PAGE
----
Happy Christmas, Happy Epiphany

Epiphany display, Saint John's Abbey Church, Collegeville.
Epiphany display, Saint John’s Abbey Church, Collegeville.

A reader wrote in recently in response to Fr. Anthony’s post on the season of Christmas, in which he asked how folks were acknowledging Christmas and Epiphany, leading up to the Baptism of the Lord. The reader passed along the following text they came across, tied to the celebration of Epiphany, noting that they begin the celebration of Epiphany on 6 January and continue until the following Sunday.

An account of a nativity play in a black township in South Africa.

The opening scenes were along the usual lines. After a hectic day the parish priest, Fr Gerard Fitzsimons, had been reluctant to attend. He takes up the story:

In Act 2 when I saw three figures approaching, I immediately thought that they were the Wise Men from the East, but no, the Wise Men had come and gone – I could see their gifts near the Crib.

These new visitors were three strange characters: One was dressed in rags and hobbled along with the aid of a stick. The second was naked except for a tattered pair of shorts and was bound in chains. The third was the most weird. He had a whitened face, wore an unkempt grey wig and an Afro shirt. They were certainly no wise men or kings.

As they approached, the chorus of men and women cried out, “Close the door, Joseph, they are thieves and vagabonds coming to steal all we have”. But Joseph said, “Everybody has a right to this Child, the poor, the rich, the sad, the happy, the trustworthy, the untrustworthy. We cannot keep this Child for ourselves alone. Let them enter”.

The men entered and stood staring at the Child. Joseph picked up the gifts the wise men had left earlier. To the first he said, “You are poor; take this gold and buy yourselves some food, clothes and a place to sleep. I have a trade. We will not go hungry. We do not need it.”

To the second he said, “You are in chains and I don’t know how to release you. Take this myrrh, it will help to heal your wounds and the chaffing on your wrists and ankles”.

To the third he said, “I don’t know the source of your mental anguish but take this frankincense. Perhaps the perfume will sooth your troubled spirit”.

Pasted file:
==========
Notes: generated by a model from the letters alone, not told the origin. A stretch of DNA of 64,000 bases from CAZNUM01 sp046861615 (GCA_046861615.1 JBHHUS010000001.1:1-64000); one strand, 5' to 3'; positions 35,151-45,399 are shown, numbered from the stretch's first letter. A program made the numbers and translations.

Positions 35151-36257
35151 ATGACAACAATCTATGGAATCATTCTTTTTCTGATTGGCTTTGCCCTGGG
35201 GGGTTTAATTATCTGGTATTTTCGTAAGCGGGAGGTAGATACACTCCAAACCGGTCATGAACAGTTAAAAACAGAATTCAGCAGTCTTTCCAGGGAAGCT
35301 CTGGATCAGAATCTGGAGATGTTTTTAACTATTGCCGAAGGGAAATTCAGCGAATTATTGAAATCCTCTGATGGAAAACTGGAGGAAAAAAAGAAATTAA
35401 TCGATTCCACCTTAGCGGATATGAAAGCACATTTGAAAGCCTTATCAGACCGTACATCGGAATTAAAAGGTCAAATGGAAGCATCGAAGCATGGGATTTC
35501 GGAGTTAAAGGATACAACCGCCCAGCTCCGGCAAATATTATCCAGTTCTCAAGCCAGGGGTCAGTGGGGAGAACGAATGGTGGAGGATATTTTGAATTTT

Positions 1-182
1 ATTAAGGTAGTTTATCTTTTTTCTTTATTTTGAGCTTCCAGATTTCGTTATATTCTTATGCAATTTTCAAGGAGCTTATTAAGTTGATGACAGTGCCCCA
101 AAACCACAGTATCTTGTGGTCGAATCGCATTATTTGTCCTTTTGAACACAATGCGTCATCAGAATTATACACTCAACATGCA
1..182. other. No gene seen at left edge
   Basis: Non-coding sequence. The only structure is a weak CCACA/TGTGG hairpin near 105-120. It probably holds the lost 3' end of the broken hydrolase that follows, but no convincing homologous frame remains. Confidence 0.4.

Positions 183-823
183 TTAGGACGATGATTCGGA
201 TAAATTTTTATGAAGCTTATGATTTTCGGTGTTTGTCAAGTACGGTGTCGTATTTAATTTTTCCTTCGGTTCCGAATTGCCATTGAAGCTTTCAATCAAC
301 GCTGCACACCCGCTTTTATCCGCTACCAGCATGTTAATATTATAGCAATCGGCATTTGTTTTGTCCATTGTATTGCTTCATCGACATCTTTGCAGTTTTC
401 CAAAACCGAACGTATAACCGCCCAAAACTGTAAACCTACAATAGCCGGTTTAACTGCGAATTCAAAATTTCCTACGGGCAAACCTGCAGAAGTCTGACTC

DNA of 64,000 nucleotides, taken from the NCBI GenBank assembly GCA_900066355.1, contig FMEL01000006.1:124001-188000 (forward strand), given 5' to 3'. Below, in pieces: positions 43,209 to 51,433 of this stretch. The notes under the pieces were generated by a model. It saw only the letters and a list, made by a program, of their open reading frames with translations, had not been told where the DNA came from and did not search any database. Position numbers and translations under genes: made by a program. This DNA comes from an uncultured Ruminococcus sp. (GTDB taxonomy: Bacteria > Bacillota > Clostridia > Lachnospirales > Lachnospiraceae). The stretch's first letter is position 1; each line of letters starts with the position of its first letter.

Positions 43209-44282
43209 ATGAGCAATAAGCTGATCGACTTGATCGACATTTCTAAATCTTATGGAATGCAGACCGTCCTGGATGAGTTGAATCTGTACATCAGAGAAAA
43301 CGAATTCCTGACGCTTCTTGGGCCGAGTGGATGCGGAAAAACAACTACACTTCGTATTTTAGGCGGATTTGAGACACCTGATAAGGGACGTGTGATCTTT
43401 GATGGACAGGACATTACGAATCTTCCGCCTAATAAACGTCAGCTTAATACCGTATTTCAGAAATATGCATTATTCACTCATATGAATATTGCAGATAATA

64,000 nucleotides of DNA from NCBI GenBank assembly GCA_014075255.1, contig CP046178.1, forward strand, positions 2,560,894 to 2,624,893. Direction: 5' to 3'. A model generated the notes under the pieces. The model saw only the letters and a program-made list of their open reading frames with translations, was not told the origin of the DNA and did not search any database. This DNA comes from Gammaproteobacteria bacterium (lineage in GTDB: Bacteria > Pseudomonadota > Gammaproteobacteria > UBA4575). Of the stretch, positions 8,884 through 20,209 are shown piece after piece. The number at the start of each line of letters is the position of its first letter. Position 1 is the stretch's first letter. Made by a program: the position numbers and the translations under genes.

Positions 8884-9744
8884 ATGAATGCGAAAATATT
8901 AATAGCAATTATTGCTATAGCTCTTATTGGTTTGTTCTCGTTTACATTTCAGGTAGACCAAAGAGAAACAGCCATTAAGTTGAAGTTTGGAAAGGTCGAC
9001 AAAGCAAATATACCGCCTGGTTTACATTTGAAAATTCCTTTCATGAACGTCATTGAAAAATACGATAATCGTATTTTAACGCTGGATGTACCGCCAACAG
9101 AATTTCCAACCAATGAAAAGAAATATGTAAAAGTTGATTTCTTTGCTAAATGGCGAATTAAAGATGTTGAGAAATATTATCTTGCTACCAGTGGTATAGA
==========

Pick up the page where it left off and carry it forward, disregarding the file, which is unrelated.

The chorus again cried out, “Look what Joseph is doing! He has given away everything that was meant for the child. He has no right to do that.”

Then the first man addressed Joseph, “Do not give me this gift. Look at me. Anyone who finds me with this gold will think I have stolen it.”

The second man said, “Do not give me this ointment, I am used to these chains. I am strong because of them. Keep it for this Child because one day he will wear our chains”.

The third man said, “I am lost. I have no faith at all. In the country of the mind I have lost contact with God. Will this incense cure my doubts? Incense will never bring back the God I have lost”.

Then the three men turned and they addressed the Child. “Little Child, you are not from the country of Gold and frankincense. You belong to the country of want and disease and doubt. You belong to our world. We want to share these things with you”.

The first, taking off his ragged shirt said, “Take these rags. One day you will need them when they tear your garments and you walk naked.”

The second man said, “I put my chains at your side. One day you will be led out in chains, but on that day you will undo the chains of many people”.

The third man said, “I can only bow before you. Take all my doubts, my depression, my loss of faith in God and man. I am not able to carry them alone. They are unbearably heavy. Let us share them. When you grow up you will take them all and bring them before the throne of God.”

The three men then walked back out into the night. But the darkness was different. Something had happened in the stable. Their pain was still there, but now they were noticing the stars. There had been a kind of epiphany. Their way back was different.

As the Baptism of the Lord draws near, we hope that this has been a most holy season for you and yours — a time of sharing, a season of light and transformation.


  1. This is a most wonderful reflection. Thank you so much for sharing it with us. I had no idea where the story was going and then it just sort of smacks you in the head. It is a much needed reminder that God’s greatest gift is for everyone… all of us, and all of them. He comes to share in our humanity so that we might share in his divinity.

  2. This reflection brought tears to my eyes. Whoever created this story entered into the truth and spoke from within the heart of the Christian story. What a marvelous exchange of gifts!

  3. Very powerful and moving! The fact that it comes from a South African township gives it much additional weight.

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